embryo

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embryo

 [em´bre-o]
a new organism in the earliest stage of development. In humans this is defined as the developing organism from the fourth day after fertilization to the end of the eighth week. After that the unborn baby is usually referred to as the fetus. adj., adj em´bryonal, embryon´ic.

Immediately after fertilization takes place, cell division begins and progresses at a rapid rate. At approximately 4 weeks the cell mass becomes a recognizable embryo from 7 to 10 mm long with rudimentary organs. The beginnings of the eyes, ears, and extremities can be seen. By the end of the second month the embryo has grown to a length of 2 to 2.5 cm, and the head is the most prominent part because of the rapid development of the brain; the sex can be distinguished at this stage.

At the time of fertilization the ovum contains the potential beginnings of a human being. As cell division takes place the cells of the blastoderm (embryonic disk) gradually form three layers from which all the body structures develop. The ectoderm (outer layer) gives rise to the epidermis of the skin and its appendages, and to the nervous system. The mesoderm (middle layer) develops into muscle, connective tissue, the circulatory organs, circulating lymph and blood cells, endothelial tissues within the closed vessels and cavities, and the epithelium portion of the urogenital system. From the endoderm (internal layer) are derived those portions not arising from the ectoderm, the liver, the pancreas, and the lungs.
Embryonic development from 3 weeks through the eighth week after fertilization. CRL is crown-to-rump length. From McKinney et al., 2000.

em·bry·o

(em'brē-ō),
1. An organism in the early stages of development.
2. In humans, the developing organism from conception until the end of the eighth month; developmental stages from this time to birth are commonly designated as fetal.
3. A primordial plant within a seed.
[G. embryon, fr. en, in, + bryō, to be full, swell]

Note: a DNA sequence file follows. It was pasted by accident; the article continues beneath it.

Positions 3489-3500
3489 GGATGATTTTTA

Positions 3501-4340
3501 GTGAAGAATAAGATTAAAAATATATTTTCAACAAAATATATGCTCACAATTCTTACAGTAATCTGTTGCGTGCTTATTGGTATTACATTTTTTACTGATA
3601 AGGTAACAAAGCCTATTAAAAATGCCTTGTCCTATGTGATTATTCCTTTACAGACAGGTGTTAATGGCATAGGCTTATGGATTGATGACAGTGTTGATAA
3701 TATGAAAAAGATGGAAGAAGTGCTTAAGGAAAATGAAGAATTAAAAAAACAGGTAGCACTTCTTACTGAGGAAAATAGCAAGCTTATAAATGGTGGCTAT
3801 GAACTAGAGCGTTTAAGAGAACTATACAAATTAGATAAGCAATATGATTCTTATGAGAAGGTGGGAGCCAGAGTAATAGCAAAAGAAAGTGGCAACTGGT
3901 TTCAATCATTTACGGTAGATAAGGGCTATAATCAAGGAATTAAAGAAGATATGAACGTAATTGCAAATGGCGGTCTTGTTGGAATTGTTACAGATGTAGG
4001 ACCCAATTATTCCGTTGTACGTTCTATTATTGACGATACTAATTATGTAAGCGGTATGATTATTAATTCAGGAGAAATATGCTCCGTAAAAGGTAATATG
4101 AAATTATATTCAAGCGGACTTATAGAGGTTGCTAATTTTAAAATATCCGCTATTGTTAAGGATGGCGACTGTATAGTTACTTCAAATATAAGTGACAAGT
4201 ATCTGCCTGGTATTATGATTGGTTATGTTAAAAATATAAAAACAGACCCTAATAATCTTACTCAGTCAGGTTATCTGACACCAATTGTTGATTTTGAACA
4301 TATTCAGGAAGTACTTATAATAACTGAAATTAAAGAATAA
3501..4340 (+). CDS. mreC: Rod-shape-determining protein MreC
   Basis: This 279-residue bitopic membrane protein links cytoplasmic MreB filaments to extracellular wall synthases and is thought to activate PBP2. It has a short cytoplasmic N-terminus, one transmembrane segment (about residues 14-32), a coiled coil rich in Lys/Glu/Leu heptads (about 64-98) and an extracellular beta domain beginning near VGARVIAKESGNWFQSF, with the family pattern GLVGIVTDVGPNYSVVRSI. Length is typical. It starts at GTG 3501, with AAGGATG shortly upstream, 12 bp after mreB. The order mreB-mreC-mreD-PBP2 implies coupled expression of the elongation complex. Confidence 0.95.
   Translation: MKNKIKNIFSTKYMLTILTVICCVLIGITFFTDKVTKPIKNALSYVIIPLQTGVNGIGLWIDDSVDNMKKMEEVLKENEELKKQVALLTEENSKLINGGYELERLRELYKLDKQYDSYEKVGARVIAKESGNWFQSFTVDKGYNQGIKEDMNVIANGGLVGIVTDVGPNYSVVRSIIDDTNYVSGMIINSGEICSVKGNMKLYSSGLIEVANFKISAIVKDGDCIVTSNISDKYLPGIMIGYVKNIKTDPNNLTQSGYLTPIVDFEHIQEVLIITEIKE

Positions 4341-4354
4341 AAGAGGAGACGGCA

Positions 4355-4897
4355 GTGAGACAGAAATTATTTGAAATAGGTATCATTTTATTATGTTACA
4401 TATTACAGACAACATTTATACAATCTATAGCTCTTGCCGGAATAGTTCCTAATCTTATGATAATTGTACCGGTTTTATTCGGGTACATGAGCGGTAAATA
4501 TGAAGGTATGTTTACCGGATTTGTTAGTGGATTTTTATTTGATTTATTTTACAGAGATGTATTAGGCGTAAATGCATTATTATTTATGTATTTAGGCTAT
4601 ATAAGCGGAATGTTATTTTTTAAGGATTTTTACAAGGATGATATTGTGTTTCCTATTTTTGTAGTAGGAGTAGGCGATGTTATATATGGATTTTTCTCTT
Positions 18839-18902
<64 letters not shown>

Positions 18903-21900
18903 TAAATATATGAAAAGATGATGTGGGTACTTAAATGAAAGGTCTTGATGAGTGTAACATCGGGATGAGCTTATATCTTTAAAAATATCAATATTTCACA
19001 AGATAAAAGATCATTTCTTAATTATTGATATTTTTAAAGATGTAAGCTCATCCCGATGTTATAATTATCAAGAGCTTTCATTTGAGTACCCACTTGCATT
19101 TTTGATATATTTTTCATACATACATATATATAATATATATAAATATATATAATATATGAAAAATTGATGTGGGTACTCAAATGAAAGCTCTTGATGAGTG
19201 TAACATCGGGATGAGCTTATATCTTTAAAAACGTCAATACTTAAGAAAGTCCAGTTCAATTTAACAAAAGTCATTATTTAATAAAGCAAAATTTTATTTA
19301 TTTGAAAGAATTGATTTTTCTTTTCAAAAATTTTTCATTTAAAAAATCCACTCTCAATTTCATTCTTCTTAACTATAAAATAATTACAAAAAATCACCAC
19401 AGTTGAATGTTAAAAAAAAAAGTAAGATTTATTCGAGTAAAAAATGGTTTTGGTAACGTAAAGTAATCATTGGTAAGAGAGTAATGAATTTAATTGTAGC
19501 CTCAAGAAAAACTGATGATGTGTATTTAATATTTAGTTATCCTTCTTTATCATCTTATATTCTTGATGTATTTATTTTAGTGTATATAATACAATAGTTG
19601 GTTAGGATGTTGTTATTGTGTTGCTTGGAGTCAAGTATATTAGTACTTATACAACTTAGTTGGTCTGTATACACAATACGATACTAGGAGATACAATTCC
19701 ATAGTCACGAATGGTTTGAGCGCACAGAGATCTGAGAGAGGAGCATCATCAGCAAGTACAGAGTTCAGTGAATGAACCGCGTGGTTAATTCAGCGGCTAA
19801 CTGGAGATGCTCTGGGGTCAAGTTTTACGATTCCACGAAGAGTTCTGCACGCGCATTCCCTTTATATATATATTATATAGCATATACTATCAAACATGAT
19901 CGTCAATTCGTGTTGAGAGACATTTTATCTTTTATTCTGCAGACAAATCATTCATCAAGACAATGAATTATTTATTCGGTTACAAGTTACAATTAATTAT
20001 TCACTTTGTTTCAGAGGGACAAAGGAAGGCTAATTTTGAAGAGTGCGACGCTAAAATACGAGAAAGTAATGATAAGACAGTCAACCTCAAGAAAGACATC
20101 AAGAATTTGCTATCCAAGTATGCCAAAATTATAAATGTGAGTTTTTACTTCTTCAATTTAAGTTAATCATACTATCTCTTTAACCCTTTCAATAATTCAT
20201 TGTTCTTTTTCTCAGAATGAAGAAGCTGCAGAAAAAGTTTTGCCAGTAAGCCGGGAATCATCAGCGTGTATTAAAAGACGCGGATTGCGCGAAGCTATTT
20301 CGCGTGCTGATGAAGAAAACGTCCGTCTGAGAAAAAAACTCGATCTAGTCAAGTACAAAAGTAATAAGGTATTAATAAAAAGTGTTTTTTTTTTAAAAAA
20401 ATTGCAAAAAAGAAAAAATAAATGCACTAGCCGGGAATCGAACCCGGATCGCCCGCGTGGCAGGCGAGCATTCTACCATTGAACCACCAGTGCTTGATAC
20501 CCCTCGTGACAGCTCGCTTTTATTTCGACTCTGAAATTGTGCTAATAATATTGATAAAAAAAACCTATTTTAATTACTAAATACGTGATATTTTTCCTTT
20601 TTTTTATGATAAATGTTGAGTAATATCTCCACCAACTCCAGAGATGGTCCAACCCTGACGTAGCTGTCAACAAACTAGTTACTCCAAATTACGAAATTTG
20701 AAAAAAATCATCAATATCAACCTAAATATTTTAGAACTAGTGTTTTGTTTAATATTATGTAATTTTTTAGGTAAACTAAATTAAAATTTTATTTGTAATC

embryo

/em·bryo/ (em´bre-o)
1. in animals, those derivatives of the zygote that eventually become the offspring, during their period of most rapid growth, i.e., from the time the long axis appears until all major structures are represented.
2. in humans, the developing organism from fertilization to the end of the eighth week. Cf. fetus.
3. in plants, the element of the seed that develops into a new individual.em´bryonalembryon´ic

presomite embryo  the embryo at any stage before the appearance of the first somite.
previllous embryo  the embryo before the placental chorionic villi develop.
somite embryo  the embryo between the appearance of the first and the last somites.

embryo

(ĕm′brē-ō′)
n. pl. embry·os
1.
a. The collection of cells that has developed from the fertilized egg of a vertebrate animal, before all the major organs have developed.
b. A collection of such cells of a human, especially from implantation in the uterine wall through the eighth week of development.
2. Botany The young sporophytic plant contained within a seed or an archegonium.
3. An organism at any time before full development, birth, or hatching.
4. A rudimentary or beginning stage: an idea that was the embryo of a short story.

embryo

[em′brē·ō]
Etymology: Gk, en, in, bryein, to grow
1 any organism in the earliest stages of development.
2 in humans the stage of prenatal development from the time of fertilization of the ovum (conception) until the end of the eighth week. The period is characterized by rapid growth, differentiation of the major organ systems, and development of the main external features. Compare fetus, zygote. embryonal, embryonic, embryonoid, adj.
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Embryo: end of fourth week

embryo

An early stages of a developing organism, which follows fertilization of an egg including implantation and very early pregnancy–ie, from conception to the 8th wk of pregnancy. See Preembryo. Cf Fetus.

em·bry·o

(em'brē-ō)
1. An organism in the early stages of development.
2. In humans, the developing organism from conception until the end of the eighth week; developmental stages from this time to birth are commonly designated as fetal.
3. A primordial plant within a seed.
[G. embryon, fr. en, in, + bryō, to be full, swell]

embryo

(em′brē-ō″) [Gr. embryon, growing inside]
1. The young of any organism in an early stage of development.
Enlarge picture
STAGES OF DEVELOPMENT OF HUMAN EMBRYO INCLUDING MATURE FETUS
Enlarge picture
STAGES OF DEVELOPMENT OF HUMAN EMBRYO INCLUDING MATURE FETUS
Enlarge picture
STAGES OF DEVELOPMENT OF HUMAN EMBRYO INCLUDING MATURE FETUS
2. In mammals, the stage of prenatal development between fertilized ovum and fetus. See: tableillustration

Development